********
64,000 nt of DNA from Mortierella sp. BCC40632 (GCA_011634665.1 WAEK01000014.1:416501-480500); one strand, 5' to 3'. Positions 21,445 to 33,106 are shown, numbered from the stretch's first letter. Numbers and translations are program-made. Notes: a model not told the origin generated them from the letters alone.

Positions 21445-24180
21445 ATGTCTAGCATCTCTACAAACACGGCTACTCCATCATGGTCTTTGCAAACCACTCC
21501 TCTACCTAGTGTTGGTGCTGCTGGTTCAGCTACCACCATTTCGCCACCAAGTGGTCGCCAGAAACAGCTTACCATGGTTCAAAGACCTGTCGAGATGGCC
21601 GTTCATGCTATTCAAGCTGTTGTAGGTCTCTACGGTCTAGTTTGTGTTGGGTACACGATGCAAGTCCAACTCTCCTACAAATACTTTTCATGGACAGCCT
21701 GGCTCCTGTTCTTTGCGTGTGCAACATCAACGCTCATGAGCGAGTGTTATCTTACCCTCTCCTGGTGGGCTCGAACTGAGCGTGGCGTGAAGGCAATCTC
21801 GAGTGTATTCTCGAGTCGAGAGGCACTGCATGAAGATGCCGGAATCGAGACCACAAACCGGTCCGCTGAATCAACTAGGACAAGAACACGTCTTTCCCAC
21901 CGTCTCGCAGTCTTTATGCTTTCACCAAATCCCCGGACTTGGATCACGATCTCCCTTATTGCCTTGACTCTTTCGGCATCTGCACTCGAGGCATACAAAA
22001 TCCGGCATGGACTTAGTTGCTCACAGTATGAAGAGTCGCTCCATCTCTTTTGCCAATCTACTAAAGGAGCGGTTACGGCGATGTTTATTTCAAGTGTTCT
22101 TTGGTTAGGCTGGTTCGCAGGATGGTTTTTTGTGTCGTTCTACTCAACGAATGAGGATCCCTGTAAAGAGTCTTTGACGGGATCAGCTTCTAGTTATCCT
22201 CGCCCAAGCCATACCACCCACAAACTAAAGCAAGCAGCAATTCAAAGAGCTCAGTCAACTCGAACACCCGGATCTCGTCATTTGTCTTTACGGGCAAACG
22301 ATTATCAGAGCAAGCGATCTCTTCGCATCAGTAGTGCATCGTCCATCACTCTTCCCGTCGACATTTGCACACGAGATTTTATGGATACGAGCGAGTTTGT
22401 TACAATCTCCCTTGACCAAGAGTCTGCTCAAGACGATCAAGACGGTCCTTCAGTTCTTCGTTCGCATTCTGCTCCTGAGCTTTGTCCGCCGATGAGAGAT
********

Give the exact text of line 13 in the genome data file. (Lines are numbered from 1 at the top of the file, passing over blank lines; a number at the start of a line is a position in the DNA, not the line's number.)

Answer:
22401 TACAATCTCCCTTGACCAAGAGTCTGCTCAAGACGATCAAGACGGTCCTTCAGTTCTTCGTTCGCATTCTGCTCCTGAGCTTTGTCCGCCGATGAGAGAT